Chances are email is your primary form of workplace communication. Every one of your team members needs an email to sign up for online accounts, schedule meetings, and communicate with each other and with clients. But not all email addresses are appropriate for professional settings. Your middle school nickname isn’t likely to make the cut in a business-oriented environment.
Need help deciding how to structure your business’s professional email addresses? In this article, we’ll cover the basics of email address structure, along with some of our top tips for creating a professional email address.
- Parts of an email address
- Professional email address format options and examples
- Tips for creating a professional email address
- How to use a custom domain for email
Parts of an email address
There are four main parts of every email address:
These components appear in the same order every time. While the username and the @ symbol are perhaps self-explanatory, the domain name and top-level domain can cause some confusion.
The domain name refers to the mail server—in other words, the repository where your email is kept. Examples of domain names include Gmail, Yahoo, or your company name. Your email’s domain name is separated from the domain (.com, .org, or .edu, for example) by a dot.
Professional email address format options and examples
There are many email address format options that are professional and less likely to cause issues every time you onboard a new team member.
Common email address format options
Format 1: [email protected]
Smaller organizations often opt for [email protected] as an option. This format has one fatal flaw: as your business grows, you could hire two people with the same first name. Additionally, if your team members are corresponding with clients who could have that first name, this format option inevitably creates confusion. It works for tight-knit teams but isn’t a practical solution in the long run.
Format 2: [email protected]
Format 2 helps mitigate some of the concerns posed by Format 1 by tacking an initial or two of the user’s last name onto the end of the username. It’s easier to memorize than some longer username options as well. But it doesn’t entirely address the problem, since two team members could have the same first name and last initials.
Format 3: [email protected]
This is another common business email format. It sounds more professional since it includes both the first and last names of the user.
It also nearly eliminates the problem of duplicate email usernames, since it’s relatively unlikely that multiple people in your organization have the same first and last names. Format 3 is a great option for businesses big and small to communicate both internally and externally in a professional manner.
While the three formats above are some of the most popular for business emails, they’re far from the only options. Some businesses like to get creative when constructing email addresses. Or maybe they prefer to direct customers to departments rather than individuals. Here are some alternative professional email address formats:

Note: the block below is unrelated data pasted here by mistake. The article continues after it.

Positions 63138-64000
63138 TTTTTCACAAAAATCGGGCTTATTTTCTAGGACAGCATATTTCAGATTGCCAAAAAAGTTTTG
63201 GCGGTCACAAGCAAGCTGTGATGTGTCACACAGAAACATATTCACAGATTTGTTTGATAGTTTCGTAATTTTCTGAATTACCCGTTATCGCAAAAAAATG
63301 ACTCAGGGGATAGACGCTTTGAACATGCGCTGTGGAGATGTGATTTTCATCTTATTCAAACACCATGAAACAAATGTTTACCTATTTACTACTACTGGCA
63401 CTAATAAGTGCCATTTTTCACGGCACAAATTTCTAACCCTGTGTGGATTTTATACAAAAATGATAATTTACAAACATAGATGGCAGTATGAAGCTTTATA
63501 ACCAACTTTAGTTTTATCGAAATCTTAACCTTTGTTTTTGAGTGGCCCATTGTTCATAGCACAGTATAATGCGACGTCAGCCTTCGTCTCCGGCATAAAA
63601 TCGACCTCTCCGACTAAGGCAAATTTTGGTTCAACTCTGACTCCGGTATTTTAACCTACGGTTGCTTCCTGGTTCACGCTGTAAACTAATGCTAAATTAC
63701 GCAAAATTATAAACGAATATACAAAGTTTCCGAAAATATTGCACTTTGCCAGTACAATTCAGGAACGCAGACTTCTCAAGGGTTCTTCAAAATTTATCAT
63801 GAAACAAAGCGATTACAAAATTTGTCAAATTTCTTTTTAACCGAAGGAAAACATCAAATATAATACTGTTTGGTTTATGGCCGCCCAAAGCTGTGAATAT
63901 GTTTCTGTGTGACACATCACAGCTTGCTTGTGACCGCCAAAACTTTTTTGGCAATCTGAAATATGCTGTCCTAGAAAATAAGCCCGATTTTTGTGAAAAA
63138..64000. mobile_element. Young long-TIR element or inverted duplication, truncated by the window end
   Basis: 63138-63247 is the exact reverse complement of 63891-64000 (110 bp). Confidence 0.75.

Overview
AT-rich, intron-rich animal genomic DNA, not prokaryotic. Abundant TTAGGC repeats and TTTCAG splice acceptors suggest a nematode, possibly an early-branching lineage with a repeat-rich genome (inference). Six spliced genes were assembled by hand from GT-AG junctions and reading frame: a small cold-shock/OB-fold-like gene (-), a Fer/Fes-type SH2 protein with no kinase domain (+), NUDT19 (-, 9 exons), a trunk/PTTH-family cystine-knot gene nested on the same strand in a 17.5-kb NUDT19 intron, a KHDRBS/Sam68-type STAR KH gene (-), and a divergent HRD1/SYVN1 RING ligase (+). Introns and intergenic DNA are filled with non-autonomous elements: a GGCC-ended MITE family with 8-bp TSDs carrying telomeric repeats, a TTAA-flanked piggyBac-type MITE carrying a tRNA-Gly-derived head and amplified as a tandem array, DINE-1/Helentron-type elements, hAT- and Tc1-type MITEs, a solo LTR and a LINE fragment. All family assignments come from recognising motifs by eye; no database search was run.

Tips for creating a professional email address
If you’re still in the process of deciding on a professional email format for your organization, here are some tips to help out:
Keep the address succinct
When it comes to email addresses, the golden rule is the shorter, the better. Business communication is easier when customers and partners can easily remember your email address.
Avoid accent marks and obscure characters
If you’re only conducting business in the U.S., it’s wise to steer clear of accent marks, obscure characters, or letters not in the Latin alphabet in your email address. This can create confusion and waste time, as people may have to hunt for special characters just to send an email. If you conduct business abroad, however, feel free to use accent marks and non-Latin letters as appropriate.
Be aware of the risks of some email address formats
Your email address should be pronounceable and readable. There will be times you have to read out your email address over the phone or in person. It might be tempting to shorten long or unusual last names, but keep in mind this could work against diversity, equity, and inclusion goals. Additionally, always keep an eye out for username combinations that could create offensive or inappropriate words.
How to use a custom domain for email
So, you’ve decided on your username combination and are now focusing on the domain aspect of the equation. Here are some helpful considerations:
Should you use a custom domain name?
When you’re first starting out, you can keep costs low by opting to use Gmail or Yahoo as your domain name rather than paying for email on top of web hosting. But as your business grows, you’ll outgrow free account limits and will need to consider using the same domain for your website and email address.
Of course, that does mean transferring all of your contacts, email exchanges, and calendar data to a new account, but it tends to pay off in the long run. Having a custom domain lends your business more authority and security while boosting your company’s overall professionalism.
How to choose an email host/client
When selecting an email host, there are a few main things to keep in mind:
- Storage capacity
- Ease of use
Depending on the size and scope of your business, some of these factors will be more important than others. As long as you follow the suggestions we’ve laid out in this article, you’re bound to find a professional email address combination that works for your business. Then, you’ll be prepared to correspond with clients or even launch an email marketing campaign with confidence.
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